By Gregory L. Gerdeman and Juan Sanchez-Ramos for St. Petersburg Times
Samuel Bagdorf of San Francisco, who suffers from anxiety disorders, exhales after smoking his marijuana pipe last month at the San Francisco Medical Cannabis Clinic.
Medicinal use of cannabis is being discussed more actively than ever. Although prior to its prohibition in 1937 cannabis was used widely in pharmacies, there was little debate about its usefulness to treat various symptoms such as inflammatory pain. Cannabis remedies were well known, publicly advertised and widely prescribed.
“Marijuana,” on the other hand, was virtually unknown Mexican jargon before becoming the “assassin of youth” in propaganda films. Such depictions led to an unceremonious vote by Congress to effectively criminalize Cannabis sativa in all of its forms. The strongest opposition came not from the public (which did not equate the new “scourge” with cannabis remedies) but from the American Medical Association, whose congressional liaison decried the legislation as speciously motivated by “indirect hearsay evidence.”
Over the next 72 years, the image of the American cannabis user morphed from the immigrant madman and criminal deviant of the ’40s, to the counter-culture crowd of the ’60s to the unmotivated slacker of the ’80s. In the ’90s, a “new” image arose: the medical marijuana patient, who is driven not to get high but to get well. It is linguistically ironic that “medical marijuana” may usher in a new chapter in the ancient relationship between human society and the cannabis plant.
Now the American Medical Association has turned heads by again weighing in on cannabis policy. After extensive review of scientific and clinical evidence regarding the harms and benefits of cannabinoids (molecules found in cannabis) as well as recent legal precedence regarding medical marijuana, the AMA announced that the federal Schedule I status of marijuana (most prohibited) should be reconsidered in order to advance clinical research with botanical cannabinoid medicines. The AMA report furthermore expresses that “physicians who comply with their ethical obligations to ‘first do no harm’ and to ‘relieve pain and suffering’ should be protected in their endeavors, including advising and counseling their patients on the use of cannabis for therapeutic purposes.”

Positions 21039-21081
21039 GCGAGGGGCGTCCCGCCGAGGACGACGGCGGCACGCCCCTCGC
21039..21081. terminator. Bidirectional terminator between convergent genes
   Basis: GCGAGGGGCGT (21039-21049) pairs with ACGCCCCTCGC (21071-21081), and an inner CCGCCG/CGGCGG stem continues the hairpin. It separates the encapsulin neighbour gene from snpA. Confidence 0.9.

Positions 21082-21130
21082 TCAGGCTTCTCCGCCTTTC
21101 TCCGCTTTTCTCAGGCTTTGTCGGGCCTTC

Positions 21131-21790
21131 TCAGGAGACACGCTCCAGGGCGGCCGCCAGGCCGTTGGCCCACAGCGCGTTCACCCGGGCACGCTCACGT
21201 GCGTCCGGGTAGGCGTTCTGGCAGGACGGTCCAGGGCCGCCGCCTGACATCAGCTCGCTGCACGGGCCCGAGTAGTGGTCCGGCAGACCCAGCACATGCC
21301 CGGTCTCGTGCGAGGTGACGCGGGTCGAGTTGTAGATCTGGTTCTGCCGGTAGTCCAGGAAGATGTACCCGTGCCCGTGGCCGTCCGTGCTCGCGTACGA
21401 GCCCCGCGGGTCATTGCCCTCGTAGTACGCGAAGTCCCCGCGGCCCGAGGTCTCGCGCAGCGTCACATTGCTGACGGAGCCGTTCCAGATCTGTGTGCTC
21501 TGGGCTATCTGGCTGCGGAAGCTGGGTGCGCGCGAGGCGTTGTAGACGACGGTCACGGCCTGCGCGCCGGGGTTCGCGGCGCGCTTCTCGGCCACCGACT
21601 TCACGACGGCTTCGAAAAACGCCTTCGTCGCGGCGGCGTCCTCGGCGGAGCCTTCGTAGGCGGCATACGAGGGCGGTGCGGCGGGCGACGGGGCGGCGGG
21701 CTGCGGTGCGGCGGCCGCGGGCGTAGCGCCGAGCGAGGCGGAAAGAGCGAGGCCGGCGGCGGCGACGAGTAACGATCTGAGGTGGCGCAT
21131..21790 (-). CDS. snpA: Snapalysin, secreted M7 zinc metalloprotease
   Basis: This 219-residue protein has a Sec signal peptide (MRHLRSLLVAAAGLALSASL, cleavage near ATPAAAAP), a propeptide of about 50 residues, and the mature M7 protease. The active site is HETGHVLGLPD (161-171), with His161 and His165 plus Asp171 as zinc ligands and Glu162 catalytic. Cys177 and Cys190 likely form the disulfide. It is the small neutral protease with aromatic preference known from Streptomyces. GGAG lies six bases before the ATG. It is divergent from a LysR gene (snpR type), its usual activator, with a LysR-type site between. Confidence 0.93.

The emphasis on research is important. There is a future for botanical cannabis-based medicines, but patients and physicians should be empowered to base health care decisions on real evidence rather than hyperbolic claims of marijuana’s dangers or virtues. Not surprisingly, the AMA does not support legalizing medical marijuana through state ballot initiatives, such as the one Floridians could vote on next year if a petition by the group People United for Medical Marijuana gains traction. Cannabis is a plant and modern standards for purity, packaging and delivery of drugs play an important part in assuring reliable predictability. Also at play is the arena of pharmaceutical development — new drugs are being pioneered to enhance the body’s THC-like “endocannabinoid system,” intended to achieve therapeutic effect with improved specificity and minimal psychoactivity. Research is clearly needed to ensure efficacy and safety of these new drugs.
Nonetheless, the perceived promise of such drugs highlights a need for greater maturity in social discussion of medical use for cannabis and/or its constituent molecules. Whatever else might be said about the apparent sea change of public opinion about cannabis, the oft-repeated claims by federal drug czars that medical marijuana is a “smoke screen” or lacks even a “shred of evidence” must be laid to rest as a relic of socially juvenile, 20th century reefer madness. Public policy should be based on sound scientific evidence — not a roadblock to it. Cannabis has been used safely as a folkloric remedy for thousands of years, but in modern America inappropriate Schedule I listing of marijuana has obstructed research to find promising therapies for debilitating human conditions. This is a paramount reason why the scheduling should be changed.
Gregory L. Gerdeman, Ph.D., is an assistant professor of biology at Eckerd College in St. Petersburg. Juan Sanchez-Ramos, Ph.D./M.D., is the Helen Ellis Professor of Neurology and chair for Parkinson’s Disease Research at the University of South Florida College of Medicine in Tampa.
Sanchez-Ramos was a physician involved in the “Compassionate Use Protocol for Marijuana” sponsored by the National Institute on Drug Abuse and approved by the Food and Drug Administration and the Drug Enforcement Administration. In this study, marijuana was prepared and shipped by NIDA to patients with various medical conditions. His patient suffered from muscle spasms and pain caused by a rare disease, successfully treated with cannabis.